Seeking shorebirds in Cass County
Late July is not exactly prime time among the network of bird aficionados. In fact, you may even call it a lull of sorts. But standing out amid the humdrum of routine nesting species is one group in particular, the shorebirds. These are the birds that strut around in mudflats and shallow water on longish skinny legs probing the flats with long bills. Most are through nesting high up into Canada and are currently working their way south through the state, often in good numbers. Just last week a Bismarck-area birder reported over 2,000 shorebirds, consisting of 17 different species, at one location on Long Lake National Wildlife Refuge.
It begs the question, I suppose, just where does a person go in Cass County to find shorebirds? What with $4-gasoline, a trip to Burleigh County can't be taken as lightly as it once was.
As to the question, a person must keep in mind that habitat is 98% of birding. If you are in appropriate habitat, chances are good you will find "expected" birds. For instance, don't go looking for shorebirds in a corn field. You won't find any ducks there either, at least not right now. Likewise, it would be unwise to expect an ovenbird (a forest dweller) in prairie grass.
With regard to Cass County, it's really not known for its shore or mudflat habitat. A person can be hard-pressed to find a couple hundred shorebirds someplace, much less 2,000. But a small handful of oases exist to at least give it a go.
Number one is probably the Alice area. South of Alice, along county road 38, a number of sloughs exist, some quite large. It's a great spot for waterfowl, as all the expected species can be present during migration and many nest there. Shorebirds can be plentiful at times.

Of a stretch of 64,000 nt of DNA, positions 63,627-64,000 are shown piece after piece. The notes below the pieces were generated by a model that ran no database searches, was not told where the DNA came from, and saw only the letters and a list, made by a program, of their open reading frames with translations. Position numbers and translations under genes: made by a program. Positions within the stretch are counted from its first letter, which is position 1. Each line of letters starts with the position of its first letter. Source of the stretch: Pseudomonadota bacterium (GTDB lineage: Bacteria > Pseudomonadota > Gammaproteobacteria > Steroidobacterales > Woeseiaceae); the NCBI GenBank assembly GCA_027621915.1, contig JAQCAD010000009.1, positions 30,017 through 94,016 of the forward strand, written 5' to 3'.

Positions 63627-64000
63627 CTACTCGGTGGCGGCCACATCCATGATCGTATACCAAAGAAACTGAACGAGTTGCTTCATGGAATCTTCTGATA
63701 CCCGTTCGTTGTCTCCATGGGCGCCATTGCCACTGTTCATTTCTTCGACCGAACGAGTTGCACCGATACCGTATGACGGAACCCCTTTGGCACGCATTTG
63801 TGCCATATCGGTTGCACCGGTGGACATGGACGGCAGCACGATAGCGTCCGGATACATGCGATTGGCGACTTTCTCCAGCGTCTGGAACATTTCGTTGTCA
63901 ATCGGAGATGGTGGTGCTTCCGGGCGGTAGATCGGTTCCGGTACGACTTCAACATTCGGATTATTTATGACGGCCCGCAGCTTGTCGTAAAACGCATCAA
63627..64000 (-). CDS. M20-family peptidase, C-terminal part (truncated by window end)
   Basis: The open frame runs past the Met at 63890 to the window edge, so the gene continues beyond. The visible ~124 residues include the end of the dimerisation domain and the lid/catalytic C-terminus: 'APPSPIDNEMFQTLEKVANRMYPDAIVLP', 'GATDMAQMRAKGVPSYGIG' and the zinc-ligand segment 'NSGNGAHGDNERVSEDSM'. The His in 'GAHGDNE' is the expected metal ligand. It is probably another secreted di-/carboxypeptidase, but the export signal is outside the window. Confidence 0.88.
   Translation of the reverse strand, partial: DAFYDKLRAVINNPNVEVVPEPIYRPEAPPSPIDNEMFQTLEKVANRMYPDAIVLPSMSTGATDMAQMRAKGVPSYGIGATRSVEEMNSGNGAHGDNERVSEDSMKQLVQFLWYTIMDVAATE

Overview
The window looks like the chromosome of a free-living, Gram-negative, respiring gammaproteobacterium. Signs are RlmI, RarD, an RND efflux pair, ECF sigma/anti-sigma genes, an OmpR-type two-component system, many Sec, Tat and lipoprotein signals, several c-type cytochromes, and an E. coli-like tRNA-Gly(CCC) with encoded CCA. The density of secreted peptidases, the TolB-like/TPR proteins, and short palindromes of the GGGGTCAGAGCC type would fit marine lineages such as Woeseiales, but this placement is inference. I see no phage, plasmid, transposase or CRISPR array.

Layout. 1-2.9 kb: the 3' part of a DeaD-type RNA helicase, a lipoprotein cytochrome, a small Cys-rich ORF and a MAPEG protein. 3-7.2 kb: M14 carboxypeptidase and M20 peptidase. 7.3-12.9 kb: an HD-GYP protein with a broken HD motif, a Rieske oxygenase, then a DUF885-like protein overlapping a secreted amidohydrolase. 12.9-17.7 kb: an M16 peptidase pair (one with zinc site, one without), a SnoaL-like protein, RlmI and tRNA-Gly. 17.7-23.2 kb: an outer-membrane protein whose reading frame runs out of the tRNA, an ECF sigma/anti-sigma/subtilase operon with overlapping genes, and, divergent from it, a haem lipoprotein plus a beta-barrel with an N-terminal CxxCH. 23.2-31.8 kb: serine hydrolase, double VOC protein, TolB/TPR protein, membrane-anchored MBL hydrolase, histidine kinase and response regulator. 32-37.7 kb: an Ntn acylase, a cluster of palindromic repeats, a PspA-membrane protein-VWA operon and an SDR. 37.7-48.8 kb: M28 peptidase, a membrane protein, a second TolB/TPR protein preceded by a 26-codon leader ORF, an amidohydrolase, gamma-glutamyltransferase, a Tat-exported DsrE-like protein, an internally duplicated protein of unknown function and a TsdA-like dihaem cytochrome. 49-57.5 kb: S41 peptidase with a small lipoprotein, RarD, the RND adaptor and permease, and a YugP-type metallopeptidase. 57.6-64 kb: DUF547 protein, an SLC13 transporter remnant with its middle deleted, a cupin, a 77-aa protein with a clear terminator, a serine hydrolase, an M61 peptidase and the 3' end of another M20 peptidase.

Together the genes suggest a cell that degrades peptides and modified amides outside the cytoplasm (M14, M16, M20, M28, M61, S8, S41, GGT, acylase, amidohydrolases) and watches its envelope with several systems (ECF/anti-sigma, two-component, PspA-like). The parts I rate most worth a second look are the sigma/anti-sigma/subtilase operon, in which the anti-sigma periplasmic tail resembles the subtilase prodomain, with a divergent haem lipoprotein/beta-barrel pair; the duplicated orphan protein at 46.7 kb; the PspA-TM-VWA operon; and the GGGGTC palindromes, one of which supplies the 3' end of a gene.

Just northeast of Alice, county road 6 bisects a large complex known as Lake Bertha. Water is rather high at the moment, which limits shorebird habitat, but during drier periods, this site can be an irresistible magnet for migrating shorebirds. The Lake Bertha area is perhaps best known as a haven for western grebes. Hundreds of the regal black and white birds ply the large lake and are currently tending to their young, which they carry on their backs ala common loons. In addition, white-faced ibis, cattle egrets, black-necked stilts, and least bitterns have nested in the past.
Number two on the list, believe it or not, is probably Fargo's wastewater lagoon system northwest of Hector Airport. Access is very limited as "No Trespassing" signs are everywhere. But annually this site boasts some impressive records of shorebirds and various other waterfowl which don't seem to mind the square "lakes." Many of Cass County's rare sightings have taken place there. Hundreds of giant Canada geese nest on the grassy dikes separating the cells. Gulls are quite common too. Shorebirding is a challenge and a spotting scope is a must, as viewing is distant from the fence line.
Third would likely be Brewer Lake just west of Erie. It's a large impoundment surrounded by a small county park, prairie grasses and some trees. Shorebirding is less than ideal here also as beach or mudflat habitat is limited. But scattered along the boundary of this lake, a person can find a decent number of species if patient.
Perhaps the best place for shorebirds in Cass County can't be pinpointed in place or in time. But when and where it occurs, you'll know it. Two essentials go into this formula: a large field without standing crops and a large amount of rain. Mix those two ingredients together and viola, you have instant shorebird habitat. Such locations are known in the habitat biz as an ephemeral wetland, and like the name implies, they don't last long. But, during the right time of year (like now), they can produce large and diverse numbers of shorebirds.
Cass County will never rival central North Dakota's shorebirds or their habitat. But fuel prices are forcing many area birders to recalibrate time and budgets to the point where settling for less than ideal is becoming common. With that in mind, we are all looking for nearby localities with which to continue the hobby. This short list represents a nudge in that direction.